Monday, January 21, 2013

The Red Box

The Red Box
Chancellors are allowed to drink Alcohol during the budget speech but that’s not for me.  So I’ve followed those men of the people Brown and Darling by opting for “Standard Water” as they like to call it. 
Booze can dull the senses and I have kept a little something special in the red box ready for me as a reward.  I want to be at my best when I return and I did get quite a buzz from waving the box outside No.11 this morning before heading off to the House of Commons.  Yes, its got facts and figures in but the other contents mean so much more than to me.
The press always think they know what box contains and mostly they do.  The idea is to judiciously drip-feed the content of the budget so the public get the bad news in little chunks.  They become inured. A cut here, a cut there is all part of the bigger picture but of course your normal man in the street is too thick to see how the medicine will work given time.
Now drip feeding the press is all well and good but there are some things they can’t find out about.  My little treat is one of them.  A small black leather case tucked away inside the red box underneath the white papers and budget fluff.
We swoop into Downing Street in my official car and it’s straight into No 11 for a post-budget debrief.  Pleading a need to freshen up first, I dodge the welcoming phalanx of Secretaries, Under-Secretaries and other hangers on and make a bolt for the private apartment in the attic.
They’ve probably not noticed I still have the red box with me but that’s all part of the plan.  Freshen up can mean many different things to many different people.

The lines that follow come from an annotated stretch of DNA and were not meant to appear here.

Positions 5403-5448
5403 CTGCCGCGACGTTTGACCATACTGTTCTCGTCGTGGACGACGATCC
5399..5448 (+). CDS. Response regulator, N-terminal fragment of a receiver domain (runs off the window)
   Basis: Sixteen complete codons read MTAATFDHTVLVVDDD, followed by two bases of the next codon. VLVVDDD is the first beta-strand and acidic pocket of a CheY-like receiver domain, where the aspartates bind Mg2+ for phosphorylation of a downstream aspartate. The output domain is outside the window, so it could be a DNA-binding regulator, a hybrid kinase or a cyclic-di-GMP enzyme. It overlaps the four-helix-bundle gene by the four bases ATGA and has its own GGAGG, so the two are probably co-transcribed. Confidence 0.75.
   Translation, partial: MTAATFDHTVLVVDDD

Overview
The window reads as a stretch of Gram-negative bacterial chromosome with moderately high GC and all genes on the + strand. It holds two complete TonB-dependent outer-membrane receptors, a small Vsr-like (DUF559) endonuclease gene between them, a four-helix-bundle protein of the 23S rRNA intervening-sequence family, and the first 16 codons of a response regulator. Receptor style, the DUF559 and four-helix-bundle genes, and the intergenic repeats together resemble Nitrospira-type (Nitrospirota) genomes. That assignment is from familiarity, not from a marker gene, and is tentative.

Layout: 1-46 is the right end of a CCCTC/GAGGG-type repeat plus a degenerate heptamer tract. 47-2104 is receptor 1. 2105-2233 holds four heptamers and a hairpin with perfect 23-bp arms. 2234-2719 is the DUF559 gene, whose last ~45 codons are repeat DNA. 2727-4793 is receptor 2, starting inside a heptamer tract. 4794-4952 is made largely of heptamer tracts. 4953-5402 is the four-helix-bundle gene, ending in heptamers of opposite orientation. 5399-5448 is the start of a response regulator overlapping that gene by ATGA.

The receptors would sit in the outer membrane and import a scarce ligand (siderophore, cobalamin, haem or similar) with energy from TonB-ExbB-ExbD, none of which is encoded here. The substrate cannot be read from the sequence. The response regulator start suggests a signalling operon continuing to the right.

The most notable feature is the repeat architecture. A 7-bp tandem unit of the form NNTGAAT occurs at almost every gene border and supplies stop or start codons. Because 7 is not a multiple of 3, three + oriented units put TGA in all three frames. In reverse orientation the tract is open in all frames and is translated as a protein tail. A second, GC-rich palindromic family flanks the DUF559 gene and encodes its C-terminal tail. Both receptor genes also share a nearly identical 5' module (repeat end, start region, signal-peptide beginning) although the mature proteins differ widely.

Apartment door locked, I open the box at the desk and slip the black case out into my hand.  Case and I make our way in the bathroom and lock this door as well.  This is too important to have someone blindly wander in on me.
Disrobe, shower and then dry off, finishing naked in front of the over sink mirror.  I reverently open the black case and gaze at its interior.  The centre piece is the razor blade.  It has that dangerous sheen of something that is truly lethal but also overwhelmingly beautiful.
Clasping the blade I move over to the bath.  Sitting on the edge I run my left hand over my scars.  The tops of both legs are covered, each one a memento of a difficult decision made, a path chosen and blessed relief received.
Swinging my legs over into the bath I draw the razor of a patch of virgin skin on the side of my right thigh. As I begin I ask myself who else can be entrusted with making the difficult cuts required to save the country? Who else can understand that cuts whilst painful will bring glory in the end?  I’m not a man of the people but if the people knew my sacrifice then would they understand more?
 The blood flows freely and I receive my redemption.

Brian Tuck

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